e p re ssio n an d war had brought Americans together in an understanding of our mutual dependence – the idea that we succeeded or failed together. But the 1960s and 1970s nearly tore us apart. Etched in collective memory from those tumultuous times: the murders of JFK and MLK. A terrible struggle for civil rights and an anti-war movement that sparked riots across the land. Medicare. A Space Race. A War on Poverty and a wrenchingly divisive war in Vietnam. The draft. The pill. LSD. Sexual revolution. Hippies. Women’s lib. It was a time when old and young grew their hair long, turned on and tuned out. There was Kent State. The Berlin Wall. Folk music. Folk rock. And rock ’n roll. The Red threat. Black Panthers. Beatles, Bond, the Stones and a boatload of other Brits. A boozy, woozy Woodstock ended the decade while a magical moon landing brought the entire nation to its feet to celebrate. By the 1970s, many of those “radical” 60s ideas went mainstream, deep recession set in and a disgraced president resigned. Yet, as kids, we were mostly oblivious to the upheaval. Cities smoldered while we attended to that most important business of growing up, finding our own frequency, with school and family the epicenters of our universe. We still covered our books in brown paper and did our homework because we were going to college. Adults made the rules and enforced them. On non-school days, especially when it was hot (home air-conditioning was rare), we played outside all day – dodgeball, war, baseball, something. We wore no helmets or seatbelts; we rode with no hands. We came home for dinner, likely to sit down with family. Most of these years, the country was still fairly prosperous so a family could live pretty comfortably on one income (about $4,700 in the 60s, $7,600 in the 70s) and vacation once a year. Most moms stayed at home. With just three channels on TV, we read more. And virtually everybody smoked. But no one sued much then, perhaps because parents taught personal responsibility, hard work, honesty and respect – values reinforced at school. Would these values stand the test of time? 1956-1975: The Tumultuous Years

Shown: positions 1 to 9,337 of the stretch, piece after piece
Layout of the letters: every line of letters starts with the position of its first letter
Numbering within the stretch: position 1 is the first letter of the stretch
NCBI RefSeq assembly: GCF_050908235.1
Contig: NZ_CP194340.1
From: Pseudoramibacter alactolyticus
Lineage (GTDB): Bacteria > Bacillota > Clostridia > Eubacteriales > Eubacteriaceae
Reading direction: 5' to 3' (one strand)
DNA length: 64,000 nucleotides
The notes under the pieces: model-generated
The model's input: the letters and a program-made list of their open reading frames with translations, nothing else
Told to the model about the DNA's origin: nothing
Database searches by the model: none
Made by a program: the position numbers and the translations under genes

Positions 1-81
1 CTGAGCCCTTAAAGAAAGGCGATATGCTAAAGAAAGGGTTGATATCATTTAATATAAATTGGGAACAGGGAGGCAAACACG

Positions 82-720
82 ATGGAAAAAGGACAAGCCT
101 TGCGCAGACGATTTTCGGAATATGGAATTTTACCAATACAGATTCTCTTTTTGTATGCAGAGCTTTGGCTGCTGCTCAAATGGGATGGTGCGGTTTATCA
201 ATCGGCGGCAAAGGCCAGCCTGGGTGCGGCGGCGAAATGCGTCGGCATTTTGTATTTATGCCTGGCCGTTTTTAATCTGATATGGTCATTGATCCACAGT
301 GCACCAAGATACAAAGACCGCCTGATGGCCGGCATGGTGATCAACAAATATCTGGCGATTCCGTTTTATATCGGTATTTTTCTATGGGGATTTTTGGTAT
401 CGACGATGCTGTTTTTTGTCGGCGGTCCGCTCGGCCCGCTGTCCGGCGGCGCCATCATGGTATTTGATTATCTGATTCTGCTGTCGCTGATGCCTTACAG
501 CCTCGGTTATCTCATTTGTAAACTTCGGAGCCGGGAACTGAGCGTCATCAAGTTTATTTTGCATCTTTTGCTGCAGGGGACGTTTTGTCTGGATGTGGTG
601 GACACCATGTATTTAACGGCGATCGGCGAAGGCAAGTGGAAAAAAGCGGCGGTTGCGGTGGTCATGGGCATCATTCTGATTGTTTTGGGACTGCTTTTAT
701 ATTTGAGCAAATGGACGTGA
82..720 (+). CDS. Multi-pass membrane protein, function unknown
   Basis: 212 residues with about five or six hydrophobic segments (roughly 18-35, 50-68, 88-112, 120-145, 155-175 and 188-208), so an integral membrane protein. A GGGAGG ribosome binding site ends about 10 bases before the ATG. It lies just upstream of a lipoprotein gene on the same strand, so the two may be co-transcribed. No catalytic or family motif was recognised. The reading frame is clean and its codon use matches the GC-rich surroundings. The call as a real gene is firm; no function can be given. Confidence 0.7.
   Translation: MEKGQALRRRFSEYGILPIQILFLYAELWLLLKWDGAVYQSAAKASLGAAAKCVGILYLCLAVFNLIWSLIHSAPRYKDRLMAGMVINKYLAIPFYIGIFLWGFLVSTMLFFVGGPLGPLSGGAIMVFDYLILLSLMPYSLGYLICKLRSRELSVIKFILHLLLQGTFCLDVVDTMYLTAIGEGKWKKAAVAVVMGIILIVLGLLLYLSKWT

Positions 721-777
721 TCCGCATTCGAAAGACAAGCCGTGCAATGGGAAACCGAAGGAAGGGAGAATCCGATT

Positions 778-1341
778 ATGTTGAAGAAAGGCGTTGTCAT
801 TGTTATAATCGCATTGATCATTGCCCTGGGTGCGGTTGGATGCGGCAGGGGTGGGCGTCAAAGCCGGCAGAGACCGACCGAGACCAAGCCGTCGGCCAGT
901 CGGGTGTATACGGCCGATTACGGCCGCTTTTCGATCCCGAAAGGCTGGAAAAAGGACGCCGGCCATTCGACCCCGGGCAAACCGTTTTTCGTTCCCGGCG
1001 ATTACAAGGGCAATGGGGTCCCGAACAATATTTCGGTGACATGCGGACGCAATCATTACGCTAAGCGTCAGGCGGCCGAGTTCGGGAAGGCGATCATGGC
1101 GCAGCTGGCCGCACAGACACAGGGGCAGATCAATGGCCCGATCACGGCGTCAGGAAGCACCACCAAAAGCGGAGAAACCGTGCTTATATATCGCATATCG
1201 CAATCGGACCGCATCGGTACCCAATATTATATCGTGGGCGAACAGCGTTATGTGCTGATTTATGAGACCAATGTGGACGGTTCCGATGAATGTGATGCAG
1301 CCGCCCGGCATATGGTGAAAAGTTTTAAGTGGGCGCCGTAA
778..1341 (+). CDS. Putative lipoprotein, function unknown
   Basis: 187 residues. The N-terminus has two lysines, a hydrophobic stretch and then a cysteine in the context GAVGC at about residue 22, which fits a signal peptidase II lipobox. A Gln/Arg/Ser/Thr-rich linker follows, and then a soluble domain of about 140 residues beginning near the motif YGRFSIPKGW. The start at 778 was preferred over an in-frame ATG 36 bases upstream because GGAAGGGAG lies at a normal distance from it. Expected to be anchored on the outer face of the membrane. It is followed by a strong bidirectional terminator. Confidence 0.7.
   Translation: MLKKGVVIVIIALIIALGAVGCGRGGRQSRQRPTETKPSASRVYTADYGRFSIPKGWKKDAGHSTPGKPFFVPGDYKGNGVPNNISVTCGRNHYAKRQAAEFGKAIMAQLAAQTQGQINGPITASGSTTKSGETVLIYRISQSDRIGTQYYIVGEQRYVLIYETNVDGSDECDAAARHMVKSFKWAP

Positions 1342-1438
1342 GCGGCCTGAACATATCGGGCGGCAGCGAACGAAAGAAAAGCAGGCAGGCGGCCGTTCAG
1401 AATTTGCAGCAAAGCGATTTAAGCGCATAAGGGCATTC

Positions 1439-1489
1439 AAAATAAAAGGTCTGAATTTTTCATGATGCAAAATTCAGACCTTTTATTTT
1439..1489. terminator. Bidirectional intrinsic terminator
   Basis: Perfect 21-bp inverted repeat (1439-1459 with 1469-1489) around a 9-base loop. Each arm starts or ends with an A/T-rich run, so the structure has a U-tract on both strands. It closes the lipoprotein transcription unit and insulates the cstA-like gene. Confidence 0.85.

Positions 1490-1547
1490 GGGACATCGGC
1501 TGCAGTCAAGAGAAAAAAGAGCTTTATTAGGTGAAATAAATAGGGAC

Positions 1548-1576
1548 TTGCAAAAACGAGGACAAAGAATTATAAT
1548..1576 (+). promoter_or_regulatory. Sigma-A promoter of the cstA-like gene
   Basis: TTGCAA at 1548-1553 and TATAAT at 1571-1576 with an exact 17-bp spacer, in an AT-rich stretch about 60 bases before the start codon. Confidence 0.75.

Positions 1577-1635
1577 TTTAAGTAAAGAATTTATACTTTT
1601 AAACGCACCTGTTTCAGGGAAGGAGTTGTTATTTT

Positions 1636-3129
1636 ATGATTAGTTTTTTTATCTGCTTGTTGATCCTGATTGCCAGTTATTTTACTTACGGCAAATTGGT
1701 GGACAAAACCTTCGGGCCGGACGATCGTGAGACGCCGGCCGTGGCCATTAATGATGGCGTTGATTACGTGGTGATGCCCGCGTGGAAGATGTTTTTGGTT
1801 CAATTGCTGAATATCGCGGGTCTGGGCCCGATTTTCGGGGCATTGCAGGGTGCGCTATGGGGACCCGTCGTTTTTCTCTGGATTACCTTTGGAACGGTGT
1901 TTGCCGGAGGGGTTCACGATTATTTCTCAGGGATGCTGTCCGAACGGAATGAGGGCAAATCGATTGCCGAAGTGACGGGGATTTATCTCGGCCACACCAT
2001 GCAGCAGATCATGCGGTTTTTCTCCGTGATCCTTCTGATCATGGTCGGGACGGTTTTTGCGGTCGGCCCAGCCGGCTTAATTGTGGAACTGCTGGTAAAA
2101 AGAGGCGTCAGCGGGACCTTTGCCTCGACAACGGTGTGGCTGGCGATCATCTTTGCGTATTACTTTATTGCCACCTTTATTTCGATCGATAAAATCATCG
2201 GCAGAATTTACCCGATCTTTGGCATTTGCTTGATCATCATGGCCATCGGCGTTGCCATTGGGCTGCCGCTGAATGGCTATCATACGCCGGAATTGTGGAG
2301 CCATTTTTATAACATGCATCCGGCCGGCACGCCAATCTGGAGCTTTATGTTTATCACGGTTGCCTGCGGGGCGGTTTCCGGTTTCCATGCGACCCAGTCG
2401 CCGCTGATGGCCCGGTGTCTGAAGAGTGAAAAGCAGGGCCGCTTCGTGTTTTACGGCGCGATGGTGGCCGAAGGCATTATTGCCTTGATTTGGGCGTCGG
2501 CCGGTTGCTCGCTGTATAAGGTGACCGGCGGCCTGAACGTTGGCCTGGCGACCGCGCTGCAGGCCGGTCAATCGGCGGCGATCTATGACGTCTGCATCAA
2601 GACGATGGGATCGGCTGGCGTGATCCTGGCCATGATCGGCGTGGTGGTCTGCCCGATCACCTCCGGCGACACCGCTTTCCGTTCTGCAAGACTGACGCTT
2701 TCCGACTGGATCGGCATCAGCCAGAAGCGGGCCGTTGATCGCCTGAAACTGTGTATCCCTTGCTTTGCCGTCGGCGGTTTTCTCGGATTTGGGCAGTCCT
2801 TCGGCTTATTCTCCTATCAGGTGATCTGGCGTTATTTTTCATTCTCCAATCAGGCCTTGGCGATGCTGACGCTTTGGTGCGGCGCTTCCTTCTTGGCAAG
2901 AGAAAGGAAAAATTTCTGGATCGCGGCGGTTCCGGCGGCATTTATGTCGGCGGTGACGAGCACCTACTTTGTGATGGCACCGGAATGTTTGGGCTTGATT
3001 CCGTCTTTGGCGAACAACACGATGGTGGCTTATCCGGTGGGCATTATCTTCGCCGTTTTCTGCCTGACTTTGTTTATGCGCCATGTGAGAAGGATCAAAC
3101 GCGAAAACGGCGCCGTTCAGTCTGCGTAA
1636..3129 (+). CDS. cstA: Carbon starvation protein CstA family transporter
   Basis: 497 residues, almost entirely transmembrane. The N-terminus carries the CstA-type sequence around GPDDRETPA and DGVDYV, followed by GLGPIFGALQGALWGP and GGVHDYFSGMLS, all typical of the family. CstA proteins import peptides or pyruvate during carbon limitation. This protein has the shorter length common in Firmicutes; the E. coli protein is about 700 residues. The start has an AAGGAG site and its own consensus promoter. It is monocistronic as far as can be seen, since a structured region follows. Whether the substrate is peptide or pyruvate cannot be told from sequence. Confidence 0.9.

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“In the classroom, most of my teachers explained things very clearly and expected us to pay attention and learn. When I went away to college, I realize I didn’t have to worry about academics because I was so well prepared.” – J oc k H o p k i ns ’ 6 3

Buddy Beardmore was another sports standout. A post-grad in 1957–58, he won the Slanker Trophy for most valuable football player and was named All-American first team in lacrosse at the University of Maryland. During his four years coaching at Severn (1963–1966), he built the Admirals into a championship MSA team. He was known as a great coach and respected by all, although some of his boys thought he was pretty hard on them. One had this story to tell: “Early in the season, he had us doing two practices a day. For the game with Annapolis High, he told us to report for practice at 7 a.m. We practiced until 11. When we came back at 12:30, he sent us on the Round Bay tour, two miles up Askewton Hill and back. When we got back from that, he sent us out to warm up for the game at 2 pm. The strategy worked: we beat Annapolis that day 18–2.” 52

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The 1965 MSA Lacrosse Champions. Coach Buddy Beardmore ’58 is in the center of the second row of the team photo.


Rolland Teel, with his ubiquitous pipe, in 1956.